by William K. Black, New Economic Perspectives
We continue to witness remarkable developments in the intersection of the related fields of economics, finance, ethics, law, and regulation. Each of these five fields ignores a sixth related field – white-collar criminology. The six fields share a renewed interest in trust. The key questions are why we trust (some) others, when that trust is well-placed, and when that trust is harmful. Only white-collar criminologists study and write extensively about the last question. The primary answer that the five fields give to the first question is reputation. The five fields almost invariably see reputation as positive and singular. This is dangerously naïve. Criminals often find it desirable to develop multiple, complex reputations and the best way for many CEOs to develop a sterling reputation is to lead a control fraud. Those are subjects for future columns. This column focuses on theoclassical economics’ use of reputation as “trump” to overcome what would otherwise be fatal flaws in their theories and policies. Frank Easterbrook and Daniel Fischel, the leading theoclassical “law and economics” theorists in corporate law, use reputation in this manner to explain why senior corporate officers’ conflicts of interest pose no material problem. The most dangerous believer in the trump, however, was Alan Greenspan. His standard commencement speech while Fed Chairman was an ode to reputation as the characteristic that made possible trust and free markets. I’ve drawn on excerpts from one example, his May 15, 2005 talk at Wharton.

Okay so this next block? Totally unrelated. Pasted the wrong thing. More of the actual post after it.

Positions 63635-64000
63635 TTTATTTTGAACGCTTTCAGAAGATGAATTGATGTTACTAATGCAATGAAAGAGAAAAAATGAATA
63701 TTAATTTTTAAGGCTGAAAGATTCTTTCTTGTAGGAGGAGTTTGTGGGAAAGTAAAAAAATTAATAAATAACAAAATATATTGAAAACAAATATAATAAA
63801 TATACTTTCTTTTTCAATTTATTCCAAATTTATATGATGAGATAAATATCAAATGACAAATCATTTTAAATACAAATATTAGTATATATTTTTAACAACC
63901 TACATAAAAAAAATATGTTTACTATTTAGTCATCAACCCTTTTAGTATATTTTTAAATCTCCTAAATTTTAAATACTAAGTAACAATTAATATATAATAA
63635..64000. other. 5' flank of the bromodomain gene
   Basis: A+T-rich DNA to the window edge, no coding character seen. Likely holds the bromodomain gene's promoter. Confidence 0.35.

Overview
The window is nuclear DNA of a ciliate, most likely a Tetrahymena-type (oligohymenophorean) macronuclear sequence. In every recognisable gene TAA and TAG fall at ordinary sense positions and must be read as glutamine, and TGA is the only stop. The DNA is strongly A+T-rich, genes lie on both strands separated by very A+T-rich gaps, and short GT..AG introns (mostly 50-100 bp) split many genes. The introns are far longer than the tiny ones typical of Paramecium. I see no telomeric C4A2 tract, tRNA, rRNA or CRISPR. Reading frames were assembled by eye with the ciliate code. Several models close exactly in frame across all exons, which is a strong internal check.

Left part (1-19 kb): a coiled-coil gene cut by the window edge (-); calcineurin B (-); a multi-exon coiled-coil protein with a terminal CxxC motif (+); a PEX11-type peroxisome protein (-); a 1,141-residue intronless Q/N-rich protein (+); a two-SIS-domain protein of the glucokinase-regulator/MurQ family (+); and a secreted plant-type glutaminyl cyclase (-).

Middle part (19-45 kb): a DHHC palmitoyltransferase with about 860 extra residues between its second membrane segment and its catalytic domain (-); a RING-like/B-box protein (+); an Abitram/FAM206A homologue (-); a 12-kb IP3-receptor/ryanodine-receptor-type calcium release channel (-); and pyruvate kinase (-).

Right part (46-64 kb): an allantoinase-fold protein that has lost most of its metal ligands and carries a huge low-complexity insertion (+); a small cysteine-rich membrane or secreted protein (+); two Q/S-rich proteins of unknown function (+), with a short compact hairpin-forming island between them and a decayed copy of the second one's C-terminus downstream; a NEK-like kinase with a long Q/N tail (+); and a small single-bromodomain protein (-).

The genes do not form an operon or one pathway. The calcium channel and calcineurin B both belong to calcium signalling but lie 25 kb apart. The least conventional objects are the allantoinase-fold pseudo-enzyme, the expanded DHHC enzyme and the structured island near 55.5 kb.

“The principles governing business behavior are an essential support to voluntary exchange, the defining characteristic of free markets. Voluntary exchange, in turn, implies trust in the word of those with whom we do business.
Trust as the necessary condition for commerce was particularly evident in freewheeling nineteenth-century America, where reputation became a valued asset. Throughout much of that century, laissez-faire reigned in the United States as elsewhere, and caveat emptor was the prevailing prescription for guarding against wide-open trading practices. In such an environment, a reputation for honest dealing, which many feared was in short supply, was particularly valued. Even those inclined to be less than scrupulous in their personal dealings had to adhere to a more ethical standard in their market transactions, or they risked being driven out of business.
To be sure, the history of world business, then and now, is strewn with Fisks, Goulds, Ponzis and numerous others treading on, or over, the edge of legality. But, despite their prominence, they were a distinct minority. If the situation had been otherwise, late nineteenth- and early twentieth-century America would never have realized so high a standard of living.
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Over the past half-century, societies have chosen to embrace the protections of myriad government financial regulations and implied certifications of integrity as a supplement to, if not a substitute for, business reputation. Most observers believe that the world is better off as a consequence of these governmental protections. Accordingly, the market value of trust, so prominent in the 1800s, seemed by the 1990s to have become less necessary. But recent corporate scandals in the United States and elsewhere have clearly shown that the plethora of laws and regulations of the past century have not eliminated the less-savory side of human behavior. We should not be surprised then to see a re-emergence of the value placed by markets on trust and personal reputation in business practice. After the revelations of recent corporate malfeasance, the market punished the stock and bond prices of those corporations whose behaviors had cast doubt on the reliability of their reputations. There may be no better antidote for business and financial transgression. But in the wake of the scandals, the Congress clearly signaled that more was needed.